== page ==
Thursday, August 5, 2010

Phoenix 2010

We are honored to stand on the side of love in Phoenix.
I will concede that it was an unusual way to spend three days of my vacation.  Unusual, but not in the least regrettable.  My husband and I decided to answer the call of my colleague, the Rev. Susan Fredrick-Gray, of the Unitarian Universalist Congregation of Phoenix, to stand, march, and witness events surrounding the enactment of SB1070.  Over the past several years I have participated in justice work related to marriage equality, the human right to water, and moral budgeting.  I've marched in parades, in protests, have lobbied elected officials, have phone banked, stood in silent witness, chanted while standing on corners of busy intersections, and attended town hall meetings.  All of the causes were important and all of the work changed me in some way.  But nothing compared to my time in Phoenix, now one week ago.

No, I was not arrested.  I was there from Wed. afternoon to early Fri. morning; participating in just a few of the planned activities.  Yes, it was stifling hot and humid, at times uncomfortable, intimidating, and alternately wearying and energizing.  I keep reminding myself that I was there, in the thick of things, for just a matter of hours!  I had a very small taste of what day-to-day living is like for many people in Arizona.  And let's face it, SB1070 is about much more than Arizona.  The people affected by our broken immigration system are all over our country.  They are residents and undocumented; men, women, and children; employers and employees.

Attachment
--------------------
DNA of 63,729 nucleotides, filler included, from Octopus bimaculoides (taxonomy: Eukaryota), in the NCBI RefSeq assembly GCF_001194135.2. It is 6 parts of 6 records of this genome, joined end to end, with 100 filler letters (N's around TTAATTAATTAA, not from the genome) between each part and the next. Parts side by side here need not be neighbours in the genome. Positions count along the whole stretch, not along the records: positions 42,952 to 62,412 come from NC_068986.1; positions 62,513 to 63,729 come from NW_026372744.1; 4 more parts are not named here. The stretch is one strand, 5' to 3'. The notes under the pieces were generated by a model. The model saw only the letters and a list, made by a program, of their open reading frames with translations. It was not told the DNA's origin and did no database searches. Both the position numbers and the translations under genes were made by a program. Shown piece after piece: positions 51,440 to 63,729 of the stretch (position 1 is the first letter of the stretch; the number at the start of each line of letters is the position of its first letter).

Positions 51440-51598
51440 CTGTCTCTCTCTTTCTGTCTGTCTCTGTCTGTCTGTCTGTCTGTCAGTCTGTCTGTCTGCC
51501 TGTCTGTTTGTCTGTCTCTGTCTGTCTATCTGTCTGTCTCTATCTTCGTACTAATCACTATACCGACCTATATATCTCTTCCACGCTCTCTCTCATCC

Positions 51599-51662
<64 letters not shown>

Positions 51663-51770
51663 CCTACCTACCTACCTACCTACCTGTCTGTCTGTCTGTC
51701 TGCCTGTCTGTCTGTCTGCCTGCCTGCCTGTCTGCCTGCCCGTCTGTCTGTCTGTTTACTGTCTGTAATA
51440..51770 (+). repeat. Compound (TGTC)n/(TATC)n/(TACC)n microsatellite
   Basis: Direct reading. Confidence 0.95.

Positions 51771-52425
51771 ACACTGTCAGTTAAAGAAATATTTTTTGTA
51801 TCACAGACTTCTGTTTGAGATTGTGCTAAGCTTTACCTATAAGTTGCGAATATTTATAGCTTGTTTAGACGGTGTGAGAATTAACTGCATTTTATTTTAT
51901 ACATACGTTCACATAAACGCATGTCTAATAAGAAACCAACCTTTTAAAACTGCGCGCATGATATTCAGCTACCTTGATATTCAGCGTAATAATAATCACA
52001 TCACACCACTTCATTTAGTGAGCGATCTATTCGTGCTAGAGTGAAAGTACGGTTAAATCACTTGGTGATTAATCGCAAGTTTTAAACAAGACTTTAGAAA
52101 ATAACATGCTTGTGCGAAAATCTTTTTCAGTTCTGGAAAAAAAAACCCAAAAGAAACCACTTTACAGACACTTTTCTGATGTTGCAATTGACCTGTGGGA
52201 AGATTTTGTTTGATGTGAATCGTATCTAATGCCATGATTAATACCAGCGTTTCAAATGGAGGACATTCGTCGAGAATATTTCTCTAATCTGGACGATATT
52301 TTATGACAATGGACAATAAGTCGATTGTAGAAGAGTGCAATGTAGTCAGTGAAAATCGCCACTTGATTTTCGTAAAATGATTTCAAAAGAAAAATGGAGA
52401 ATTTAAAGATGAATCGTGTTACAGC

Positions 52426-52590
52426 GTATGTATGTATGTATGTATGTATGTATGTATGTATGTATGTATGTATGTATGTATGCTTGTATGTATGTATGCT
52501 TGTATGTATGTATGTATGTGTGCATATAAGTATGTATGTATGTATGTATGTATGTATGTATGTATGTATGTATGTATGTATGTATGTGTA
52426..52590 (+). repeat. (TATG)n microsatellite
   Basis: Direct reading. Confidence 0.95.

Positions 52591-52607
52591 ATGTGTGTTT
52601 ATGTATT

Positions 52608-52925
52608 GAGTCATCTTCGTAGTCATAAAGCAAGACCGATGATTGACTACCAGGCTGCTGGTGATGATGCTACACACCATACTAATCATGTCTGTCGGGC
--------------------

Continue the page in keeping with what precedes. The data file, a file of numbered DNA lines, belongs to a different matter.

The stories being shared by my friends, colleagues, and those whose names I don't know but who stood on the side love last week in Phoenix, are deeply moving.  I encourage you to visit and to get a glimpse.  
Standing with my San Diego colleagues in Phoenix.
This is my experience in a nutshell.  Nearly one hundred of us (clergy and laity) gathered on Wed. afternoon.  It was a gathering of greeting, singing, sharing apprehensions, excitement, and learning how we might be effective over the next couple of days.  The training around civil disobedience was powerful.  I did not realize that entering the United States without having gone through the proper immigration procedures is not a crime. That's right.  It is not a crime punishable by our criminal justice system.  It is a civil offense.  I also had not known that along with SB1070 going into effect on July 29, albeit with some of the most offensive and oppressive pieces removed just a day earlier, some other interesting laws were enacted in Arizona on July 29:  you can now purchase liquor at 6am on Sundays, and there's no need for a permit to carry an unconcealed weapon!  Hm-m-m-m.  It was going to be an interesting couple of days.
Standing near the demonstrators in front of Arpaio's office.
Rev. Peter Morales, Pres. of the UUA stands in front of the county jail shortly before being arrested.
On Thurs. morning we marched alongside hundreds of people of all ages, colors, and backgrounds.  We made our way to the Wells Fargo building where Sheriff Joe Arpaio's office is located.  The first demonstration took place in the street in front of that building and I made my decision not get arrested but to witness and stand in support of those who did, and on behalf of those who are most directly affected by SB1070.  News media from all over the globe seemed to be everywhere I turned.  Police in riot gear started flocking to the scene of the demonstration and that's when I saw my former congregant, Mar Cardenas, arrested.  She wasn't part of the demonstration but had stepped into the street to take a picture.  As Mar is a Latina woman  I found myself greatly fearing for her safety.  My heart was racing.  She was the first of many of my friends and colleagues that would be arrested that day.   There were moments when I was overwhelmed with emotion as I imagined the terror felt by children whose undocumented parents are taken away from them; the law enforcement officials who struggle with the moral issues their job presents on a daily basis; the daunting work that needs to be done to open the hearts and minds of so many around this issue and all issues of social justice.